More German dropouts after Bologna

Nieuws | de redactie
31 mei 2012 | Bachelor dropout rates at German universities increased from 25% to 35% within four years, Fachhochschulen show the opposite trend. A government report attributes this to “implementation issues” surrounding Bologna reforms. Merkel responds with more funding and demands more influence.

In 2010, 35% of all German Bachelor students at universitiesstopped their studies which compares to 25% four years earlier.With 19% this number is much lower at universities of appliedsciences (“Fachhochschulen”, UAS), less than half of what it usedto be in 2006 (39%).

“It is most likely that the difference in study success ratesbetween these two types of HE institutes is due to implementationissues of the Bachelor/Master system at universities,” a recentgovernment report states. UAS institutes were quicker toadapt to Bologna reforms, while universities debated the issueheatedly.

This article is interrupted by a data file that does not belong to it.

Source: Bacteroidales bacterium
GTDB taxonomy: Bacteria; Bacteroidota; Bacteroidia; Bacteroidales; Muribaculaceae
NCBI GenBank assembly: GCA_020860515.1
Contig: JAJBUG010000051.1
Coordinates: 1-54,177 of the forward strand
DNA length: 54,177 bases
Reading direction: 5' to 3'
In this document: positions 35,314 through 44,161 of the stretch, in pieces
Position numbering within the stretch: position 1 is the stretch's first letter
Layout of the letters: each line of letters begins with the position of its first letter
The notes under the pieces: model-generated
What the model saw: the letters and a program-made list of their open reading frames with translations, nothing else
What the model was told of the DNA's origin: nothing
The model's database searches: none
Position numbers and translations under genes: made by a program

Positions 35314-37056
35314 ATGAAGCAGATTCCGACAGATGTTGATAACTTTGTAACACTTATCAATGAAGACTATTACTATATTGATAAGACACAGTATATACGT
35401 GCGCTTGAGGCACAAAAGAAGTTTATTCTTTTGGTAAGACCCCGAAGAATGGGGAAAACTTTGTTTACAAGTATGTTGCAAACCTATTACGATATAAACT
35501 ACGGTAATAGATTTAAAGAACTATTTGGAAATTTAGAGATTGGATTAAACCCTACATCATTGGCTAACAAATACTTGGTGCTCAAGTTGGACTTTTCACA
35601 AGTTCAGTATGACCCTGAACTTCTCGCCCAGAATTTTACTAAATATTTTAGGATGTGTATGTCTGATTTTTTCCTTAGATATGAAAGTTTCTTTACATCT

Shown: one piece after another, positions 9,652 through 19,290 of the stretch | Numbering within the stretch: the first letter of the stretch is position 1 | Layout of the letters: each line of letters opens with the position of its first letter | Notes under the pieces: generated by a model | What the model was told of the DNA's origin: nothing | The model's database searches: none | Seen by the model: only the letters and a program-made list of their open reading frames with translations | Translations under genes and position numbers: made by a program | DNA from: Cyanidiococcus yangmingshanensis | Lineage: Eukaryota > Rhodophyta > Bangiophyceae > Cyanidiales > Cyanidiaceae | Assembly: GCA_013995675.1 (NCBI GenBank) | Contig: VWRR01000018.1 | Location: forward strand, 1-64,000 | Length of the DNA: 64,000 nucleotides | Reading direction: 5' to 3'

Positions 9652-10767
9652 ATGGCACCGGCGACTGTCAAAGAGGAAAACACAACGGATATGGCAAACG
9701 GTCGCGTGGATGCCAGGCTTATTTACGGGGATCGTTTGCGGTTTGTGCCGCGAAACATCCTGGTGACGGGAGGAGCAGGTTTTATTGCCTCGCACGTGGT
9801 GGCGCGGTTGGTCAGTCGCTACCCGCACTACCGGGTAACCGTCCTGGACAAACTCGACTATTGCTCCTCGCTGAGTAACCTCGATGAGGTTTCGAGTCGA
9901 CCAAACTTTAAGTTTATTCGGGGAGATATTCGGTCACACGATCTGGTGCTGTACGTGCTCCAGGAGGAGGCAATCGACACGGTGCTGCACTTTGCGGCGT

The government tries to cope with this trend and a flood of incoming applicants. Until, 2025enrolment numbers are expected to stay considerably elevated around400.000. This is accompanied by a financial boost of €26,000 perstudent agreed upon in the “Hochschulpakt“.

Cabinet supports constitution change

Right now, education Minister Annette Schavan is busy withanother project of hers: removing the so-called”Kooperationsverbot” from the constitution. Ever since majorreforms of the federal system in 2006, the national government isprohibited from directly funding education institutes.

Schavan wants to change this law and allow for a greater role ofBerlin in higher education. Today, her proposal was approved by Merkel’s cabinet. This reform mayface significant opposition, however, as opponents demand that thiswould apply to all forms of education, including primary andsecondary education.


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